In the age of the internet most purchasing processes begin long before the selling organisation becomes aware of it. Invisible buyers perform invisible Google research. They narrow their invisible choices. They invisibly decide which companies to contact. And start forming an invisible sales pipeline.
Increasingly businesses are not only starting to get visibility of this invisible sales pipeline. They’re influencing it. And the result is a constant stream of sales ready leads.
Invisible Sales Pipeline
So what exactly is the invisible sales pipeline? It’s the investigation and research processes that potential buyers go through before they’re ready to talk to a potential supplier. In our model we identify four stages in the invisible sales pipeline.
- Problem Awareness. The buyer becomes aware of a problem she’s experiencing or an opportunity that might be exploited. The buyer typically spends time researching the web, casting around for information that will help build her understanding of the problem or opportunity. Example: “I know our employees travel a great deal and incur a lot of expenses but no-one ever has any robust information on the costs.”
- Potential Solution. The buyer understands more about her problem. She starts to identify ways in which she can solve her problem. Example: “It looks like we need an effective travel management system.”
- Candidate Solutions. The buyer has settled on the overall solution. She starts to research the potential companies that can provide this solution. Example: “There’s 10 companies that seem to have the type of system I need.”
- Preferred Suppliers. It’s not realistic to talk to every supplier. So the buyer narrows down the list of companies she’s going to engage with. Example: “I’ve identified the three specific travel management system vendors that I want to talk to.”
Of course it might not be as linear and well defined as this. But you get the idea. And however you define the buying process in your industry, most organisations have no idea the potential buyer is going through it.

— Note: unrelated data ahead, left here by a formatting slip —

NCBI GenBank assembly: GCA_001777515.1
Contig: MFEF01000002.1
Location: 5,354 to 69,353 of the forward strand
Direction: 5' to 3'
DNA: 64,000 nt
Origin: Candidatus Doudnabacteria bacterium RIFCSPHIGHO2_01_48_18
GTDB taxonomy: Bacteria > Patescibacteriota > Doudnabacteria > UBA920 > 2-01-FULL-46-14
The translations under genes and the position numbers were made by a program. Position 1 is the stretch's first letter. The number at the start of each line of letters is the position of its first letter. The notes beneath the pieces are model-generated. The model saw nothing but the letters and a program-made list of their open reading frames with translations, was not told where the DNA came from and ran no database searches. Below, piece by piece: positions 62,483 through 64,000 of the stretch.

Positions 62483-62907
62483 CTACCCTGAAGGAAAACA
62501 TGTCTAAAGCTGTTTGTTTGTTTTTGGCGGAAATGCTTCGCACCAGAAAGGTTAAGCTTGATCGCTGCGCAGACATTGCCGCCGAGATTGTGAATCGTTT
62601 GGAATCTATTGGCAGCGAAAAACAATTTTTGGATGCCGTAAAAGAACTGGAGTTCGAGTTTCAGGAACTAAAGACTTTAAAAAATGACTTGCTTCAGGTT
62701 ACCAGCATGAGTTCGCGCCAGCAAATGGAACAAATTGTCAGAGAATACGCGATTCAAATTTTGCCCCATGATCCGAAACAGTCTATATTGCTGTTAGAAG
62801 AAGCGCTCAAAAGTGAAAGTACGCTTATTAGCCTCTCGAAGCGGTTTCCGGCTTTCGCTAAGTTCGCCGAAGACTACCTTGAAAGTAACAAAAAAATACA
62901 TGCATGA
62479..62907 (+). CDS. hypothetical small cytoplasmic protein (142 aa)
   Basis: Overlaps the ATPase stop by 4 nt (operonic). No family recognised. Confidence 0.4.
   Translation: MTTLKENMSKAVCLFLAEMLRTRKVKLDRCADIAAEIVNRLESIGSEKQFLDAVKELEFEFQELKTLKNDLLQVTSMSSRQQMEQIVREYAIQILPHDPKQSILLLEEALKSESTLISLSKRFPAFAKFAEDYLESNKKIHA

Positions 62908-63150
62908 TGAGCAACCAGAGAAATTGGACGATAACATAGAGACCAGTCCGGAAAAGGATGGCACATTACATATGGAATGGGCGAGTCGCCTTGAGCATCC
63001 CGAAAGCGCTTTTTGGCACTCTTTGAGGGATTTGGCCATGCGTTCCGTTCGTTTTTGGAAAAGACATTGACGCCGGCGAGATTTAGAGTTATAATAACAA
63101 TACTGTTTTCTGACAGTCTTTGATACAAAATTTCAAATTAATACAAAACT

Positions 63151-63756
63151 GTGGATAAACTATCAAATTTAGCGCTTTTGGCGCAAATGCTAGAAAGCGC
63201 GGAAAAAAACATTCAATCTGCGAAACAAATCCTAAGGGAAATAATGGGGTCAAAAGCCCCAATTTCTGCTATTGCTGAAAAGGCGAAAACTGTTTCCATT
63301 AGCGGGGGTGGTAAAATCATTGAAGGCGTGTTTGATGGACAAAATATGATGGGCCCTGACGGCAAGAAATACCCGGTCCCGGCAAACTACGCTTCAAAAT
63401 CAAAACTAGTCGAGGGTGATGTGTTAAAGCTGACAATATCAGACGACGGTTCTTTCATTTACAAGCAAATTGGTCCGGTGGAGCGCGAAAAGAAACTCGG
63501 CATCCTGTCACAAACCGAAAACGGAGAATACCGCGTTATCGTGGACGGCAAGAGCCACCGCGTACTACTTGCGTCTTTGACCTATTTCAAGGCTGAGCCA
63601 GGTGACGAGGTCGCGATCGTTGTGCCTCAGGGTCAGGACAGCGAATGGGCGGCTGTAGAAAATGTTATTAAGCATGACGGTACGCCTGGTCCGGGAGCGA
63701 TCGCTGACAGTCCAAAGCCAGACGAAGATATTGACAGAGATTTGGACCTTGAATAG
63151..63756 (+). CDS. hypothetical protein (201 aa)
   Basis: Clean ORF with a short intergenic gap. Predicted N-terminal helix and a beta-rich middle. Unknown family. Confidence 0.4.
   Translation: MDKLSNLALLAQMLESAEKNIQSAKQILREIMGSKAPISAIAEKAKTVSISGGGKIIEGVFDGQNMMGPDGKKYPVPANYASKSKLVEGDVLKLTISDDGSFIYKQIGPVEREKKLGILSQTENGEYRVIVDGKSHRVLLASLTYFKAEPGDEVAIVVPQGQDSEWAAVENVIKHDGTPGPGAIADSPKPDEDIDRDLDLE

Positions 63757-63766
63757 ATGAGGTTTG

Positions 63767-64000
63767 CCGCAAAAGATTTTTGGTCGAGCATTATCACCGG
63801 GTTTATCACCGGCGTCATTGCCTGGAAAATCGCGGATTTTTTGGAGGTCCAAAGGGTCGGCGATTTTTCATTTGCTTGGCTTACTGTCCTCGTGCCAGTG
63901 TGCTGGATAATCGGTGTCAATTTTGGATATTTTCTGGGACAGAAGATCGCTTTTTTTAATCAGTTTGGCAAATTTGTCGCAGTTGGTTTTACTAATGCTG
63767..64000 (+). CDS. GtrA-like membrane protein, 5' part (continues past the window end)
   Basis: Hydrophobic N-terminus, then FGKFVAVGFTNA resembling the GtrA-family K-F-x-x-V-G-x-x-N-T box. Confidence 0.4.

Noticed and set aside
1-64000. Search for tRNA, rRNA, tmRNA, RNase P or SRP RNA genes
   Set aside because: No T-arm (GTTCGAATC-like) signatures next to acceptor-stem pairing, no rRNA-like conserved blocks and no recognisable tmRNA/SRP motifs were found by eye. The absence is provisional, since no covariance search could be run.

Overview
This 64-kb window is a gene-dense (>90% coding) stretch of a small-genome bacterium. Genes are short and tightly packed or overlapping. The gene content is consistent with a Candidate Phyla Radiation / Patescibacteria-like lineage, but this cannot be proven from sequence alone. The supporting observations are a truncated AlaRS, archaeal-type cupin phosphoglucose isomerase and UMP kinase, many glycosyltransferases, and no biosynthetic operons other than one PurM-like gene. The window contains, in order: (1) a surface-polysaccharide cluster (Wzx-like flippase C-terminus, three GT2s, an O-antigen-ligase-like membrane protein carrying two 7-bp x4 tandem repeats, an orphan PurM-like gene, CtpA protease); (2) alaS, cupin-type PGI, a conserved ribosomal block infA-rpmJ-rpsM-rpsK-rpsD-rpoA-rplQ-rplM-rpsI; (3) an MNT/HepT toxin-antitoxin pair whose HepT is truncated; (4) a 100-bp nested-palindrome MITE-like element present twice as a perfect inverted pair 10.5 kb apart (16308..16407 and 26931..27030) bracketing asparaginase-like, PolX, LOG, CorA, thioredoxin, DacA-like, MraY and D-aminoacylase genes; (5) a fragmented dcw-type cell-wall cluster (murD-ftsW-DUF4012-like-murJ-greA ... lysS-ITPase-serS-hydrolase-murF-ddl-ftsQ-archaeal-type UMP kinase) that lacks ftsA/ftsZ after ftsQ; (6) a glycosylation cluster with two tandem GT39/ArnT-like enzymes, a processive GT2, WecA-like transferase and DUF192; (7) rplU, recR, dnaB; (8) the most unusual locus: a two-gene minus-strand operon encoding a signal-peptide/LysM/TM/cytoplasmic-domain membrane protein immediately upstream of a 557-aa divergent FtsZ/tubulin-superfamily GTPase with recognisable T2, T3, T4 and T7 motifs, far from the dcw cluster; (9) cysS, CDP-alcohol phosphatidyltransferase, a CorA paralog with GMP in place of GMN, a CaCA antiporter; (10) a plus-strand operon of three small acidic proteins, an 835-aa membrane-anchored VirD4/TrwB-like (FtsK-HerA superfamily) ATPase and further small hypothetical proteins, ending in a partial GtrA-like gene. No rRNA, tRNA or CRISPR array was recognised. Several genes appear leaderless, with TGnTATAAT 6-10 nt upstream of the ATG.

Sometimes though they get an inkling. The potential buyer goes to a conference and is scanned. Or she enters an email into a form in order to download a document.
But often what then happens is that the ‘lead’ is passed to the sales person. So the sales person calls the lead, who in turn replies, “No thanks, I’m not interested in a meeting.” Or words to that effect. “Those leads from Marketing are always rubbish”, thinks the sales person. And doesn’t bother to phone the next one.
Is this the best lead process that can be achieved? No. Over the next 6 weeks we’ll be publishing several more blog posts that explain:
- How you can get visibility of buyers in the invisible sales pipeline. Short answer: use marketing automation applications such as Hubspot, Marketo and Pardot. And integrate them with Salesforce.com.
- How do you influence prospective buyers in the invisible sales pipeline? Short answer: create compelling and useful content that educates and influences the buyer as she moves through the various stages of the buying process.
- How and when do you pass a prospective buyer from the invisible sales pipeline to the sales team. Short answer: when your lead scoring and prioritisation mechanism tells you it’s the optimum time.
The invisible sales pipeline doesn’t need to remain invisible. Stay tuned by following us on Google+
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